Americas (English Edition)

Articles from Vol. 43, No. 3, May-June

A Traditional Herb Stimulates New Markets
ARGENTINE PRESIDENT Carlos Menem drinks it. So does nine-year-old Julian Mendez of San Ignacio in the province of Misiones, not to mention businessman Guillermo Rojas of Asuncion, nearly the entire population of Uruguay, and millions more throughout...
A World Class Show: Expo '92 and Beyond
What are the important issues facing the countries of the Americas now and into the future? How will the Organization of American States and other agencies comprising the Inter-American System respond to those issues? An exhibition at Expo '92, the...
Bright Visions, Fine Contours
IT IS DARK AND BROODING or luminous and blithe. It is concertedly conventional or outrageously innovative. It is regional or universal, distinctly feminine or not feminine at all. The work of Latin America's women artists defies classification and...
Building on the Ruins
Venezuela's tiny Cubagua Island could soon mushroom into one of the Caribbean's biggest resorts if a consortium of Venezuelan and overseas developers gets its way. At present, the island is nothing but a nine-square-mile spit of sand just south...
Creating History through Art
Arts and artifacts of the era of Christopher Columbus attest to the fact that the intellectual and spiritual currents of fifteenth century Europe reached well beyond the confines of that continent--into the Far East, the kingdoms of western Africa...
Fate and Fortune on the Pearl Coast
CLOSE UNDER THE LEE of Isla Margarita's green, soaring peaks, just off Venezuela's purple shadowed coast, lies a small desert island: Cubagua. Its few square miles shimmer under the sun, devoid of water save for the brine that seeps into low ponds...
For the Common Good
A new buzzword is making the rounds of Latin America these days: Mercosur, short for Mercado Comun del Sur (The Southern Cone Common Market). Signed in Asuncion earlier this year by the presidents of Argentina, Brazil, Uruguay and Paraguay, and now...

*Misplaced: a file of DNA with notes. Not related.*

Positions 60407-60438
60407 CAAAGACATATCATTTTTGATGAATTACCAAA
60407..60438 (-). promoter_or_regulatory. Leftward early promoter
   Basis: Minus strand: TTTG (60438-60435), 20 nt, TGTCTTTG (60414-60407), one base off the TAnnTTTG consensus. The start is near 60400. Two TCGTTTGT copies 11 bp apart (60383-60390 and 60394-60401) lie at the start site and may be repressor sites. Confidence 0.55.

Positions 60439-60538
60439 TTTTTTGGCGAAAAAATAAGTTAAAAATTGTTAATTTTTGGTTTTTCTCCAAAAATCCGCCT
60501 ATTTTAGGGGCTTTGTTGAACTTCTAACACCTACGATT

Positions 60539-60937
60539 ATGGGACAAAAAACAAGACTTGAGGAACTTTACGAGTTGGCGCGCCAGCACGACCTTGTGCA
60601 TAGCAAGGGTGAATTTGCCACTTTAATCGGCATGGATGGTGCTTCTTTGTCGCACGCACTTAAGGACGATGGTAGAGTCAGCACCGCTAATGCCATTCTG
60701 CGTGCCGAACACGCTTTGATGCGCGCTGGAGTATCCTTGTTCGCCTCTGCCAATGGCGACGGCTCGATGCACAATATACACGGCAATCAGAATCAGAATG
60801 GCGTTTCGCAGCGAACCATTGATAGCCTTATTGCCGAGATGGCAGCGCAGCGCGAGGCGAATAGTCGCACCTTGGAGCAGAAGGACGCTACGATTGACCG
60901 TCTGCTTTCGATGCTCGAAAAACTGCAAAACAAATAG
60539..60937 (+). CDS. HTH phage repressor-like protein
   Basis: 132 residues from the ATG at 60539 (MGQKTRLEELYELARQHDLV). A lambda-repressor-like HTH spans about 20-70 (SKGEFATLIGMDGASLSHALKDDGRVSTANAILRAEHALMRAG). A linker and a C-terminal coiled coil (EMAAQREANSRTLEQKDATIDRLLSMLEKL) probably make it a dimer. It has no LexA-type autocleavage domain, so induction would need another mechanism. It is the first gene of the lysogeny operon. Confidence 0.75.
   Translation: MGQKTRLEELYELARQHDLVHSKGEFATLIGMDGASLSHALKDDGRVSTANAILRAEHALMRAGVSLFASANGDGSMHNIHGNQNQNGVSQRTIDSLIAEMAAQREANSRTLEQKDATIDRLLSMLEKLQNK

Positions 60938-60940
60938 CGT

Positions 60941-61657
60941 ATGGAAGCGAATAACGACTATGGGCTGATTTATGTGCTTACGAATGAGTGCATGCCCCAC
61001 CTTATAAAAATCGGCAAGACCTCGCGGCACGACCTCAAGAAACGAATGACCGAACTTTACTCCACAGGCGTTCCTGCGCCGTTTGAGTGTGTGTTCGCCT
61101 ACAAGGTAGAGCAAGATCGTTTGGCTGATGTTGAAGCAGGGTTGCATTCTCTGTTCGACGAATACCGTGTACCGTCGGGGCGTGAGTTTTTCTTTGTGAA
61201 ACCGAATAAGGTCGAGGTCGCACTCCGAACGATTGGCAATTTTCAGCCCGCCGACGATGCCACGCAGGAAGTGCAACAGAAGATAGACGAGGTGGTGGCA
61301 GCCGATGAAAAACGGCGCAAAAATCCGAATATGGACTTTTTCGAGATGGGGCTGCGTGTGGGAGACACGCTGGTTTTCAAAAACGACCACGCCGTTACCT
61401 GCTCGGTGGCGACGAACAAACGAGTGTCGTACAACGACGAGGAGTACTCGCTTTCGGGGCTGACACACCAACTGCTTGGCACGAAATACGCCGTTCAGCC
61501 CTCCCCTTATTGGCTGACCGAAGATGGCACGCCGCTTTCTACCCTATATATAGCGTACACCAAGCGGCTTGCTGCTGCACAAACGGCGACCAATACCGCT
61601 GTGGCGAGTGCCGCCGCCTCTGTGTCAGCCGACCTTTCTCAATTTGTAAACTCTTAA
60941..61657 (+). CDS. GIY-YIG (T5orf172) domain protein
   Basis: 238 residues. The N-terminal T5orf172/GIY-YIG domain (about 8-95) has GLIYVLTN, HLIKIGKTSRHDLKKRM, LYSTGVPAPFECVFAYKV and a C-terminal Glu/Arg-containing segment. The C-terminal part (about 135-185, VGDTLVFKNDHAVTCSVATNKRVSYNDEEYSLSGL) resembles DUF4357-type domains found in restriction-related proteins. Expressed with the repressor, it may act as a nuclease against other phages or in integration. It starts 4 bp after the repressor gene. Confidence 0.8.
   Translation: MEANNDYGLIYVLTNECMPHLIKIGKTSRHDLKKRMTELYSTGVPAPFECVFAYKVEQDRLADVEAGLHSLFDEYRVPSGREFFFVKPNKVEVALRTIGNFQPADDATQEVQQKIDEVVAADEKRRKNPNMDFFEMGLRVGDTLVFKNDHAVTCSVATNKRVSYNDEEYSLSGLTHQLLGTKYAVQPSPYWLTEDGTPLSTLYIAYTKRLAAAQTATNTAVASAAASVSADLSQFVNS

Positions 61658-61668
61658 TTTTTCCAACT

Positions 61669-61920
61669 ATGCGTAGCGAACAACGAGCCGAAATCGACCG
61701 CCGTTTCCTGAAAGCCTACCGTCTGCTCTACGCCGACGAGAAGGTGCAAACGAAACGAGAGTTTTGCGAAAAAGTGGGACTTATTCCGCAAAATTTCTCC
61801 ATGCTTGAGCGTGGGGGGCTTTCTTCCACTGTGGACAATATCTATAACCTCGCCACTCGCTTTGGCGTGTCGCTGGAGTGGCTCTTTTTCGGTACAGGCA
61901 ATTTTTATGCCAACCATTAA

In the Wave of Telestroika
Continuing a long history of technical assistance to its member nations, the Organization of American States (OAS) has recently taken an increasingly active role in the implementation of new telecommunications technologies in Latin America. Alvaro...
On the Trail of the ARC
GUANACASTE The events transpiring in the Guanacaste megapark are among the most exciting in tropical ecology. This area, which contains two important national parks, has long been of special importance to Costa Ricans. Santa Rosa National Park,...
Paradise Found ... in Two Worlds
ELENA CASTEDO has had to adapt to more than a few different surroundings. She was born in Barcelona, Spain, exiled with her family in France after the Spanish Civil War, and brought up in Chile. As an adult, Castedo has lived all over the world....
Paricutin Sparks a Miraculous Pilgrimage
ON FEBRUARY 20, 1943, at or about 3:30 p.m., a Mexican farmer by the name of Dionisio Pulido and his wife Paula became the proud owners of a brand new baby volcano. More precisely at that moment, a steam vent cracked through the ground of their corn...
Playing the Keys of Success
"A work which speaks only to the intelligence of man will never reach his heart," Argentina's noted classical composer, Alberto Ginastera, once commented. "A musical composition must come from the artist's heart and then pass through his head." ...
Rooting for Costa Rica's Megaparks
OPTIMISTIC THAT THEY would find gold, the Spaniards gave the name Costa Rica (rich coast) to a section of the narrowing isthmus between the Caribbean Sea and the Pacific Ocean. They were wrong about the gold, but they did pick an appropriate name...
The Bard with a Different Accent
From Stratford-on-Avon to the Amazon rain forest--anyone who doubted that Shakespearean plays were timeless and universal should visit Festival Latino 1991 in New York's Central Park. This year the Festival's theater component is closely linked to...
The Four Eves of the Americas
This is the tale of beginnings. One tiny clue buried deep within the cells of the body has finally unlocked a thousand-year-old story. According to scientists at Emory University in the United States, four women who crossed the Bering Straits between...
Author Advanced search

Oops!

An unknown error has occurred. Please click the button below to reload the page. If the problem persists, please try again in a little while.